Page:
Among the many challenges that Alaska’s public health officials face, making high quality care accessible to its Native American population is among the most important.
The Alaska Division of Public Health has partnered with the Alaska Native Tribal Health Consortium to implement the Healthy Alaskans 2020 program, which focuses on addressing the 25 highest priority public health issues in Alaska.
As of 2015, public health officials have made significant progress in reducing a number of significant health and social problems in Alaska:
- The percentage of adolescents who have used tobacco
- The suicide rate of Alaskans between 15 and 24 years old
- The rate of child maltreatment
- The number of people that engage in binge drinking
- The rate of unintentional injury leading to mortality
The Alaska Department of Health and Social Services is at the forefront of efforts to improve public health in the state using epidemiological approaches through the Alaska State Public Health Laboratories:
- Alaskan residents frequently rely on wild game to supplement their diets and run the risk of ingesting Trichinella larvae and coming down with trichinellosis. Six of the outbreaks between 2005 and 2014 involved eating game meat such as wild boar, bear, and moose that had not been adequately cooked. Public health officials are working to publicize this health threat and testing people to see if they have been infected and can be treated.
- The IDeA Network of Biomedical Research Excellence program focuses on basic research that leads to practical ways to improve public health in Alaska. Environmental contamination is a widespread problem in Alaska, and one of the projects funded in 2015 investigated the efficacy of using plants to clean up soils contaminated with diesel in rural parts of the state.
From policy makers and public-facing medical professionals, to research scientists and environmental health professionals, public health officials in Alaska are making significant inroads when it comes to improving the health of the state’s residents.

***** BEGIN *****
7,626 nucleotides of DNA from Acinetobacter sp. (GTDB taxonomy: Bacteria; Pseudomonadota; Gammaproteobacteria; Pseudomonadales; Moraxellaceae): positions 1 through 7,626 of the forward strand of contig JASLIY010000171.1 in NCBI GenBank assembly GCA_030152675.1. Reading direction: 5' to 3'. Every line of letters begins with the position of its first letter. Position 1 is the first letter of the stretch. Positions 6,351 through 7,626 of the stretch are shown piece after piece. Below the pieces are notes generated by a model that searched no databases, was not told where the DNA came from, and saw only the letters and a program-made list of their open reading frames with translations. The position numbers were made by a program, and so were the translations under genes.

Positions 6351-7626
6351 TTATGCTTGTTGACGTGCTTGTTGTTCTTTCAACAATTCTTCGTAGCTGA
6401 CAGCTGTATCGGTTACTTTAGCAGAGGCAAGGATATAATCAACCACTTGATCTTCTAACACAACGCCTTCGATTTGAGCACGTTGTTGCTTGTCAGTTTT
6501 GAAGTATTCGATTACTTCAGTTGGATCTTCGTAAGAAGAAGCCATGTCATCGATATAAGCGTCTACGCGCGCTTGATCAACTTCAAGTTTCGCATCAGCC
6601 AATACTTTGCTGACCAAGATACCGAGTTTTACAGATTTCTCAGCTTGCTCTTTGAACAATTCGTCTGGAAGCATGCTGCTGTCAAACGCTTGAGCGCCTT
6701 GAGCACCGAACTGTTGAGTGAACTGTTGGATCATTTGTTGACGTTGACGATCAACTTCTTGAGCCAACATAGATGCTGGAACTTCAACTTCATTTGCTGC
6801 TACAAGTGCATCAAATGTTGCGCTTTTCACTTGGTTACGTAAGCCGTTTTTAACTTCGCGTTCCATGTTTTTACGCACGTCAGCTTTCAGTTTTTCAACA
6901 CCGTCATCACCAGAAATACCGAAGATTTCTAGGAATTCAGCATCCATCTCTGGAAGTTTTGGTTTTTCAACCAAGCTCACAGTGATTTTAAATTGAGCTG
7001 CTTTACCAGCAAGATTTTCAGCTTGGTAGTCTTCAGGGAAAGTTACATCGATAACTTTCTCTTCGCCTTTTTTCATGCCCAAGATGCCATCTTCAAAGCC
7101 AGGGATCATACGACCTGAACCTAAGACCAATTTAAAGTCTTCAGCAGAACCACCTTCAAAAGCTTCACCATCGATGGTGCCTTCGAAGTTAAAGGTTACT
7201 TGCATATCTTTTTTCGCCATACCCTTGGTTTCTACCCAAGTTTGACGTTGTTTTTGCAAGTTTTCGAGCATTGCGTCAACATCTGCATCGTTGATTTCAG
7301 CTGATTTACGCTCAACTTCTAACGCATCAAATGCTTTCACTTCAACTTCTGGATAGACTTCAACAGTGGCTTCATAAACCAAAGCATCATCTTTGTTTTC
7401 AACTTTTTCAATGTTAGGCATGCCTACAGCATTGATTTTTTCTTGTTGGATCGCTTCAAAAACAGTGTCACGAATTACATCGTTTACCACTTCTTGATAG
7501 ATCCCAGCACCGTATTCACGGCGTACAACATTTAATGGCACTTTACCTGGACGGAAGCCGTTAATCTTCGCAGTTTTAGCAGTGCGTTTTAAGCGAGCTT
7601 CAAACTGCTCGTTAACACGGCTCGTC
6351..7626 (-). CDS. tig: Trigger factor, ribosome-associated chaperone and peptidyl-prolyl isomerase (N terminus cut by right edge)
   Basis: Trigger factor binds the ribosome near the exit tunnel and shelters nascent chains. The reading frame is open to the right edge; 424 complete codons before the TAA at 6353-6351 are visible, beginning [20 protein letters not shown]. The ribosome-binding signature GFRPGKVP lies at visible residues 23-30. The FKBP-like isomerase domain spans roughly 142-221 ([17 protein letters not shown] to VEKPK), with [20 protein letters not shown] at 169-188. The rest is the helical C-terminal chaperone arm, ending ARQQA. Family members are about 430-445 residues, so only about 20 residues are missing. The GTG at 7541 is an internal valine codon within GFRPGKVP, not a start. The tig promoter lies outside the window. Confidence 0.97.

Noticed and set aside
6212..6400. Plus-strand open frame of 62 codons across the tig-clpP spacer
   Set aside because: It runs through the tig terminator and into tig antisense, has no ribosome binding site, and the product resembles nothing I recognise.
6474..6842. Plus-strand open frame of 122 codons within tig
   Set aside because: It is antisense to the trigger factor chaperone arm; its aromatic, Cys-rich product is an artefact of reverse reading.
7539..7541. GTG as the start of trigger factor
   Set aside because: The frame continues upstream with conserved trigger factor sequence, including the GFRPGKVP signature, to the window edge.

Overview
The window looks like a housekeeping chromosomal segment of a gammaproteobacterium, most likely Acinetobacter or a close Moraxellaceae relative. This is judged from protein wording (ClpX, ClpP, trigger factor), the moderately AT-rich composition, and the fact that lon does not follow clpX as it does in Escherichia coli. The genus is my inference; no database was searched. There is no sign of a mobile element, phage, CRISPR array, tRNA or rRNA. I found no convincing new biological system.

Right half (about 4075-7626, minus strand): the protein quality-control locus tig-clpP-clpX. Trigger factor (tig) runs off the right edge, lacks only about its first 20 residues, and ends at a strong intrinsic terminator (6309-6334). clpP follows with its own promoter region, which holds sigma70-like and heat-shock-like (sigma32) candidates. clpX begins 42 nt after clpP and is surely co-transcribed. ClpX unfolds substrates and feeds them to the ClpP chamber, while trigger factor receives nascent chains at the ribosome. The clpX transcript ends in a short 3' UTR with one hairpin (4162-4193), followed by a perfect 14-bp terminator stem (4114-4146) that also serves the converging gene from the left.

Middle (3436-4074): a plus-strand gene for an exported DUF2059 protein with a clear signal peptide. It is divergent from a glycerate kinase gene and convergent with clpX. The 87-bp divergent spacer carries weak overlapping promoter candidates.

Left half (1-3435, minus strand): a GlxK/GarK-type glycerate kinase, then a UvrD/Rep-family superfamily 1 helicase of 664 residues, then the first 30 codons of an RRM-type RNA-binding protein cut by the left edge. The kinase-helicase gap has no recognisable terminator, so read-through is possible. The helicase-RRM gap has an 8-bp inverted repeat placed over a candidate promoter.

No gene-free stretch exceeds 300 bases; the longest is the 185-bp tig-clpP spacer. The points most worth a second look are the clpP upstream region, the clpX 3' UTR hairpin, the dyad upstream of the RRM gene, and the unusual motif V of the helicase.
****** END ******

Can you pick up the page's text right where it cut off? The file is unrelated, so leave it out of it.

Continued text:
Salaries for Public Health Professionals in Anchorage
The Alaska Policy Forum provides the salaries of state employees, including the epidemiologists who worked for the Department of Health and Social Services (2010):
- Chief Epidemiologist: $170,154
- Epidemiologist: $167,084
The Alaska Department of Labor provides the salary ranges for public health professionals in Anchorage for 2013. Public health officials with an MPH are likely to have salaries on the high end of the spectrum:
An Analysis of Salaries for Public Health Professionals in Alaska
The US Bureau of Labor Statistics provides an analysis of the hourly and annual salaries of Alaska’s public health officials for 2014. Salaries for the following professions were higher in Alaska than the national average:
- Community Health Workers
- Environmental Scientists & Specialists
- Health Educators
- Mining & Geological Engineers
- Occupational Health & Safety Specialists
- Social & Community Service Managers
- Substance Abuse & Behavioral Disorder Counselors
*The hourly wage for this position is greater than $90, and the annual salary is more than $187,199. The US Bureau of Labor Statistics does not publish slary data beyond these thresholds.